As a knowledge worker, you likely spend your hours glued to a computer screen, scour tons of tips and articles on how to get more done and raise the bar for productivity. While at it, give this a thought – did you know that where you work could be a big factor that decides how efficient and productive you will be?
A recent survey reveals that average employees lose an hour a day due to disorganization of their workspace i.e. six weeks a year. Most Americans believe clutter has a negative impact on their lives and work, and damages their productivity.
Here are five tips to organize your workspace for maximum productivity.
#1 Adopt a clean-desk policy (CDP)
CDP involves a set of corporate guidelines and rules regarding how employees’ working space should look like after they leave for the day. Besides the obvious benefits of pushing organizations towards a digitized, paper-less workspace, enforcing a CDP boosts corporate productivity, reduces time and cost wastage associated with finding, keeping, and safeguarding assets. What’s more, it improves creativity by freeing employees from the burden of navigating through a cluttered environment.
#2 Create a dedicated space for the incoming things
From important documents to umbrellas, rain coats, jackets, and trash – a lot of items make their way into your office on a typical day. If you don’t have a dedicated space, like a shelf/trolley/hanging hooks/drawer where all this can be stored, the junk is likely going to be strewn all over your working space, making it messy and prone to distractions. Create a catch-it space for all kinds of incoming items, preferably near the entrance of your office/cubicle so junk doesn’t get a chance to come anywhere near the working desks. Remember to clear this catch-it space regularly though.
#3 Keep personal knick-knacks to a minimum
A family picture, postcards from your last vacation, greeting cards from friends are all great at reminding you to maintain work-life balance and not work beyond office hours regularly. However, too much of personal stuff on your desk can create clutter, bringing down your productivity.
#4 Get yourself a sit-stand ergonomic desk
Energy management plays a vital part in determining how productive you will be through a day, and a sit-stand desk is perfect to balance your physical energy. You should be able to stand and complete urgent, closed-ended tasks such as making a call and typing at the same time.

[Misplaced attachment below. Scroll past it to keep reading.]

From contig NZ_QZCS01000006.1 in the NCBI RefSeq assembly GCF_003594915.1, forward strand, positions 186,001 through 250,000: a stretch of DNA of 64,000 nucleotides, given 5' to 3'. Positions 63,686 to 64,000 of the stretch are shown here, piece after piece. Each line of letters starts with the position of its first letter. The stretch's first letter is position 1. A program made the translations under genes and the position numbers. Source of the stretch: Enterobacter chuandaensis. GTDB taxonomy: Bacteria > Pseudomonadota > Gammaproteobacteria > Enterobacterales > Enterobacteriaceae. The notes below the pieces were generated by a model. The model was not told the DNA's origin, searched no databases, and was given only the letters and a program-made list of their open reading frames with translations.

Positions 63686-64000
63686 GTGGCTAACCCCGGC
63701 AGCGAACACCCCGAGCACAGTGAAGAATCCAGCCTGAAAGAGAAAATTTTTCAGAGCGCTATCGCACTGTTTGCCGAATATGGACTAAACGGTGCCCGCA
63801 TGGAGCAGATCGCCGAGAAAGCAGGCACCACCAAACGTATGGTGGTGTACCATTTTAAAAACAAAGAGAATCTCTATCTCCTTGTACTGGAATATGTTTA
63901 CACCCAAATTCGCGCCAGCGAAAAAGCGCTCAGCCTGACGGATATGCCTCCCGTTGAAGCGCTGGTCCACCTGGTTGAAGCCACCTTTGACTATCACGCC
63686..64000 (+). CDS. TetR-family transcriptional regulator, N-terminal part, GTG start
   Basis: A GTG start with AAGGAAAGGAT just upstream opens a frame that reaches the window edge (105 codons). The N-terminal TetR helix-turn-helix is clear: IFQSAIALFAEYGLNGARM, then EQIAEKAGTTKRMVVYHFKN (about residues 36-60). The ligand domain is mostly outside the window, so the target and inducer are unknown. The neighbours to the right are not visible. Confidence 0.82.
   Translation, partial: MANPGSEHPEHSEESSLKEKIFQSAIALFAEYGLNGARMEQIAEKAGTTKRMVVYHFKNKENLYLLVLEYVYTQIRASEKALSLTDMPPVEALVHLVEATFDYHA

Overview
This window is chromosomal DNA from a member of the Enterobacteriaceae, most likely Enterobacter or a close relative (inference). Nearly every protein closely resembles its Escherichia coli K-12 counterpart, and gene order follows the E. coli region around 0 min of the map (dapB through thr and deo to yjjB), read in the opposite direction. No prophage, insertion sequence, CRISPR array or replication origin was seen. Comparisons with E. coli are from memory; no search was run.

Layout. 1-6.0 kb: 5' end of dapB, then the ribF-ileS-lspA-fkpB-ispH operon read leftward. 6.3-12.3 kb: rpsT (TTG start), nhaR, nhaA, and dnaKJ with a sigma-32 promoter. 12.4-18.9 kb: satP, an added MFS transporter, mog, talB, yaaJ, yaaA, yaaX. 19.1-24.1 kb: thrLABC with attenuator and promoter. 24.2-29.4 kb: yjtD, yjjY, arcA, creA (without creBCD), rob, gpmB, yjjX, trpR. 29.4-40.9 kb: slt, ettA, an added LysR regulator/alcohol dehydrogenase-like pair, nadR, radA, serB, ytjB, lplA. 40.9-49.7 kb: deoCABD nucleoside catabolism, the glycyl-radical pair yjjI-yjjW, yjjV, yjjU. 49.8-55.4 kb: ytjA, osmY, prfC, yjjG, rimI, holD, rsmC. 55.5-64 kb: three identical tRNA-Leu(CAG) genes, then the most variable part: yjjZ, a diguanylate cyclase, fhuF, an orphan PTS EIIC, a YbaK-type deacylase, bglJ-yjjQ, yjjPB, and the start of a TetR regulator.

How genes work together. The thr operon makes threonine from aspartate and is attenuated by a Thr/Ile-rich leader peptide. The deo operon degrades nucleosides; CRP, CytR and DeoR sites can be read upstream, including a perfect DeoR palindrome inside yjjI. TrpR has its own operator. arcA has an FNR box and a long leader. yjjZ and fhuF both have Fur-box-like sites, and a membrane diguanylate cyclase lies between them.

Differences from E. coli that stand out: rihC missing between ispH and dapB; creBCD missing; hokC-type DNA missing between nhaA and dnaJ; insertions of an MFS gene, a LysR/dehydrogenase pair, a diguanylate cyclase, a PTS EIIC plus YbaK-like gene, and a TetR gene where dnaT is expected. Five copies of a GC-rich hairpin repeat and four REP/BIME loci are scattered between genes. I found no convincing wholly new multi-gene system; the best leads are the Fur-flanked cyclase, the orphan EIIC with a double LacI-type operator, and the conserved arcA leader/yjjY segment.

Here the screen height of your monitor matters most so you are able to keep our neck straight. Your keyboard position should be set so the elbows can be at 90 degrees angle to the chest, and your desk height should let you place your feet flat on the floor. You should sit down for creative or technical tasks that require deep thinking such as content writing, strategy planning, coding, etc.
#5 Color yourself productive
Colors influence our moods and consequently, productivity and energy management.
- Red: The fiery shade is for imparting a boost of energy – think red wallpaper on your desktop, red color in your office drawers/upholster, etc.
- Yellow: The sunny shade stimulates creativity – if you are a design professional, go for yellow in your workspace.
- Purple: Stimulates problem solving abilities – if you are an analyst or a strategy planner, choose this one.
- Green: It calms the mind, causes zero strain to the eye, and is ideal for those who spend long hours in the office.
- Orange: It boosts social interaction and collaboration, making it ideal for conference rooms, cafeterias, and thinking spots in the workspace.
Your desk is really the cockpit, the design of which has a cascading effect on a number of factors including better time and energy management, turnaround of tasks, job satisfaction, and innovation. Revisit your desk organization today and watch your productivity better consequently.
About the author: Linda Sanchez is the Chief Communication Officer of Habiliss. She considers herself a writer at heart, a communication specialist professionally, but most of all a fellow human trying to help out many with stress and lifestyle management while gaining back control over their life. Linda loves networking with people globally with similar interests, of varied cultural and professional backgrounds, and a lot of information to share. You can read more of her articles here.